The 17 Group: Prison reform

The next meeting of the 17 Group will take place at 7 pm on Wednesday the 29th of June at the BWCC, formerly known as the Paddo Workers’ Club, 2 Latrobe Terrace (corner Given Terrace), Paddington.  It will be addressed by Keith Hamburger AM on the topic: “Queeensland’s Gaol and Imprisonment Crisis.”

It would be helpful, if you have not already done so, to rsvp here:

The themes of the talk will be:

“ How to reduce imprisonment in a pragmatic and humane way. Keeping communities safe – saving lives and saving money “

  • Enhancing social and economic circumstances of First Nation Communities such that crime and recidivism is reduced
  • Dealing with ‘Duty of Care’ issues  existing in overcrowded adult and juvenile correction facilities
  • Achieving billions of dollars of savings through an alternative sentencing approach that reduces crime and recidivism, and the requirement for prison cells by :

# phasing out  juvenile detention centres. This process has occurred in other countries – so why is Australia such a laggard ?

# diverting thousands of adult offenders each year to Healing and Rehabilitation Facilities

# Giving life, to the principles of Justice Reform, Reconciliation, Justice reinvestment and to the Royal Commission into Deaths in Custody.

Stuart Creek Prison circa 1900

Short biography:

Keith was Queensland’s first Director General  of the then Queensland Corrective Services Commission (QCSC) ( December 1988 – June 1997 ).

Keith, responsible to the QCSC Board, led successful implementation of the Kennedy Commission of Inquiry Reform Agenda and achieved one of the most cost-effective systems of Corrections in Australia including the lowest return to prison rate during this period.

Keith has contributed to major inquiries into Queensland Corrections including the Bredhauer Inquiry into the QLD Prison System, the Longland Inquiry  into riots at Boggo Road High Security Prison, the Kennedy Commission of Inquiry into the Queensland Prison System, reviews of the parole system and the 2019 QLD Productivity Commission of Inquiry into Imprisonment and Recidivism.

Keith was a member of the Queensland Parole Board for eleven years. He has visited and studied corrections in  Germany, Holland, England, Singapore, Solomon Islands, PNG, USA and New Zealand.

He has led significant correctional consulting projects throughout Australia, New Zealand, the Solomon Islands and PNG. Keith appeared as an expert witness before the Royal Commission into the Protection and Detention of Children in the Northern Territory, 2016.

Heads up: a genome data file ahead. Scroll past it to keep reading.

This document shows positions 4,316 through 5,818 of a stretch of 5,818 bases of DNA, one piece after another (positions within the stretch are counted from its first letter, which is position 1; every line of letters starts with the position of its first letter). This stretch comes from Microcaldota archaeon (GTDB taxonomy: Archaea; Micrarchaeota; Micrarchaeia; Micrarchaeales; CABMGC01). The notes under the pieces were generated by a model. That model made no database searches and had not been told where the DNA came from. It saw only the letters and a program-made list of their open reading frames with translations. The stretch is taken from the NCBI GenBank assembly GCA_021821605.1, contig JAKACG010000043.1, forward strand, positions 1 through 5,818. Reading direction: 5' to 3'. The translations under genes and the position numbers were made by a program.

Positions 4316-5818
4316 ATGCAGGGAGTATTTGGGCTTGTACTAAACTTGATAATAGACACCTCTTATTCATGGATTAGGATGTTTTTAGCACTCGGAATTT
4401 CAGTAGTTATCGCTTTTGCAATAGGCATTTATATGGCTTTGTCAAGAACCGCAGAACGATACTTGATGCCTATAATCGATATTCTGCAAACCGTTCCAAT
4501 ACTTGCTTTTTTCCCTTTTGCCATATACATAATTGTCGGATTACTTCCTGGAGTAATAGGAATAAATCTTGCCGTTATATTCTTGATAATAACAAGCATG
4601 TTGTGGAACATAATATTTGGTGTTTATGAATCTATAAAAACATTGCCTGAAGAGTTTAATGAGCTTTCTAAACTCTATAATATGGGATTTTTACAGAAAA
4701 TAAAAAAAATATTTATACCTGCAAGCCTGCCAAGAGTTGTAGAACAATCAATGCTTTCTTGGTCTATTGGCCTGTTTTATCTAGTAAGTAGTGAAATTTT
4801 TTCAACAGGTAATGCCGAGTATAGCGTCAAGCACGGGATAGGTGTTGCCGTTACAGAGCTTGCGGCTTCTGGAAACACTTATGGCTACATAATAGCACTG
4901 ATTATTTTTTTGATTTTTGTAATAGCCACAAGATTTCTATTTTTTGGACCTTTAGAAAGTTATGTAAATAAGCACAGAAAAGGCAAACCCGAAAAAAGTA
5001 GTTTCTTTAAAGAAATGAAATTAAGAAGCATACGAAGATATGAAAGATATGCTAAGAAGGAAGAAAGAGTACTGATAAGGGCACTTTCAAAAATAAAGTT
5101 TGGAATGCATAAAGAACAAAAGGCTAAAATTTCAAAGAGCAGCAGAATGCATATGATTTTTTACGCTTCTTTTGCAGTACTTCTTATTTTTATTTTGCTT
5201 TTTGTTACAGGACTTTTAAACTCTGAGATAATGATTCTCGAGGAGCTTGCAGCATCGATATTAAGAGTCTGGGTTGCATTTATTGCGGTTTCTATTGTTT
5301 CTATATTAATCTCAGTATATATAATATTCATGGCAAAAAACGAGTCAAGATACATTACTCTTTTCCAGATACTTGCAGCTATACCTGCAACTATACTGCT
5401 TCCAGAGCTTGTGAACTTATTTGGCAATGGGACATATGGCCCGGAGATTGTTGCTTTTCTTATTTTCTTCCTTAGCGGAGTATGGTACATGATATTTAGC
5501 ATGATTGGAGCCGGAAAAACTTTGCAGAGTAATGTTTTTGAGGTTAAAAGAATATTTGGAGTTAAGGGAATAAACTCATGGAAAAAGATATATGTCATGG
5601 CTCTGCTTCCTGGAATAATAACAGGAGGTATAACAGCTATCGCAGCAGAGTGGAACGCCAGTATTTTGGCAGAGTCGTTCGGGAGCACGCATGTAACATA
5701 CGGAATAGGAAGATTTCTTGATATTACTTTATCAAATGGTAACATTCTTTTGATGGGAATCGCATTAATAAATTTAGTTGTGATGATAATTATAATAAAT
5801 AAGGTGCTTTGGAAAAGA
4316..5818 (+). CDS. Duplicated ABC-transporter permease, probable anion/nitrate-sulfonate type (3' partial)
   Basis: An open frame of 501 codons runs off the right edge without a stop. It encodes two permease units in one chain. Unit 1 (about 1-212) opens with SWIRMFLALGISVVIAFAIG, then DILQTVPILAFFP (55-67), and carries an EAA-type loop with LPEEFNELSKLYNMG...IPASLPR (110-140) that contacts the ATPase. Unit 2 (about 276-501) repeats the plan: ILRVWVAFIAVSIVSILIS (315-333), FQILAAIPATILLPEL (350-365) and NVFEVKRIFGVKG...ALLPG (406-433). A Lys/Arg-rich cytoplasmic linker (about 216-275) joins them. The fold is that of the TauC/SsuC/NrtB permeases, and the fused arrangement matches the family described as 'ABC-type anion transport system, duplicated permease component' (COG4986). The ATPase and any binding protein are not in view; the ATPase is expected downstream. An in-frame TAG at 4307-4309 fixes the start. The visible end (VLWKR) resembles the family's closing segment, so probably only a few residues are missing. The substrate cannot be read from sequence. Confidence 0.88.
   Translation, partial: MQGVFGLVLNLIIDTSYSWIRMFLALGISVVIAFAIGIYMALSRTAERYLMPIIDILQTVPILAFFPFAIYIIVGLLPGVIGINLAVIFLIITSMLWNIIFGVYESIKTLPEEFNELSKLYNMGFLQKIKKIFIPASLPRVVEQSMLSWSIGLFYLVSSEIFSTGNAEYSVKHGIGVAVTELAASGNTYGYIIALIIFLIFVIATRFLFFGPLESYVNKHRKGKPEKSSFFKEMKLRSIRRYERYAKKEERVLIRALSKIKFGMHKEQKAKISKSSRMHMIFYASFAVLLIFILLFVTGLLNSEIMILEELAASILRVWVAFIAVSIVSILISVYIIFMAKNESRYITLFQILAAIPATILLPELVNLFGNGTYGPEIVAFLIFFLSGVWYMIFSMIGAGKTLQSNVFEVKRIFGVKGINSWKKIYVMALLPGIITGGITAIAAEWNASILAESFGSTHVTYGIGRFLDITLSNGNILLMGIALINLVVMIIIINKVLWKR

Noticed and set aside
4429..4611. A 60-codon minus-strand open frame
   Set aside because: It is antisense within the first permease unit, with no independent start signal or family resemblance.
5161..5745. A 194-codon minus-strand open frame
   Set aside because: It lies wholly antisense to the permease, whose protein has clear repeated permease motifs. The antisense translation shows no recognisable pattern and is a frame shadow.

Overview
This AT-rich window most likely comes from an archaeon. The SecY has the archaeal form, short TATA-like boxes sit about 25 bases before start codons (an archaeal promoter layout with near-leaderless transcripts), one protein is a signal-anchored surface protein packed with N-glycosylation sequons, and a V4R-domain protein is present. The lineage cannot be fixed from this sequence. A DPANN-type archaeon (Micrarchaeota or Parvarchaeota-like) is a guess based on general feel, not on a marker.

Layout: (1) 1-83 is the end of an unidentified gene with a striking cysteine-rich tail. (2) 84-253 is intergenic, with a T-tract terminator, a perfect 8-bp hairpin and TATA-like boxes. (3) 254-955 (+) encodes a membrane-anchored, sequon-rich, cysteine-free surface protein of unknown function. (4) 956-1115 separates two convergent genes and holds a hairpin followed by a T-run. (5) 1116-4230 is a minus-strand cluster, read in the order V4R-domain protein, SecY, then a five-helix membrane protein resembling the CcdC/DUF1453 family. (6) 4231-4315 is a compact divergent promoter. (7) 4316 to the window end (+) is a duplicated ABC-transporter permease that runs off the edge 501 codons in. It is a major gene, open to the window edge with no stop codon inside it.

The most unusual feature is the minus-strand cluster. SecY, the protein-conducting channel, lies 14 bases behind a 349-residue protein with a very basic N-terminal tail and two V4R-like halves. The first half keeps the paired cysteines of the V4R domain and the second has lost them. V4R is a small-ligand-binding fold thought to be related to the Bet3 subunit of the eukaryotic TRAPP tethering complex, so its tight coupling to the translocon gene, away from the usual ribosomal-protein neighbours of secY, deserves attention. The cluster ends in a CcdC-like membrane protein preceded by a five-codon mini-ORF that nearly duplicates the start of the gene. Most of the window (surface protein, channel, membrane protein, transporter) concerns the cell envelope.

Since 2016 he has worked with First Nation people in QLD to develop a unique proposal to rapidly reduce the over representation of First Nation in QLD prisons through empowering First nation Communities to deliver  family, community strengthening and Justice Services.

Keith has a Bachelor of Arts, University of Queensland, majoring in Government  and Sociology, including criminal justice studies. He is a member in the General Division of the Order of Australai for Public Service (AM).

Repeating, it would be helpful, if you have not already done so, to rsvp here:

Leon, who is just back from an unsuccessful attempt in Moscow, (where he was in lockdown not for Covid but for unresolved hospital records relating to his involvement with the Spanish Influenza of 1919), to reach Putin on the Ukraine issue, through great-grandsons of old comrades in OGPU, Cheka and other early look-alikes of the KGB (“Leon who?”), was interested to hear of our upcoming meeting. As usual our topic triggered nostalgic memories, this time of his own imprisonment and exile days.  He told us many a story of Dostoyevskyan prison encounters, reconditely allegorical anti-Stalinesque carceral jokes, hairbreadth escapes.  But oddly enough the main amusement he got out of reliving all this was from a recent traveller’s tale of one Andrew Taylor on a website given hereunder, about visiting Leon’s old house, what is now the Trotsky Museum in Mexico, in 2018, and being shown around by a guide called Manuel.  All worth reading, but Leon dilated longest upon this bit of it:

He points to Trotsky dressed as a rabbi and his mugshot when he was arrested by the tsar’s police and pictures of his exile in the frozen wastelands of Siberia. 

“They were given 400 grams of bread daily and when they were punished, this was reduced by half,” Manuel says. “And because of the harsh weather of Siberia this was pretty much the difference between death and life.”

The catering might have been poor but Trotsky spent his imprisonment productively studying philosophy and siring two daughters until he escaped by hiding in a load of hay on a wagon.

Leon , as you know, is fond of rather ponderous jokes that demonstrate what he fondly hopes is his surprising command of idiomatic English.  “Foolish fellow,” he said, not specifying whether he meant Manuel the guide or Andrew the tourist, “I was dressed not as rabbi, but as rabbit, much more appropriate for hiding in load of hay, and such much previous philoprogenitive behaviour, no? Hey Ho!”  Undaunted by his jollity, we asked our usual question about the meeting.  “Coming?”  “Coming or Going, either or both, Ho, Ho, Ho!” he replied guffawingly as he showed us out.

Please comment down below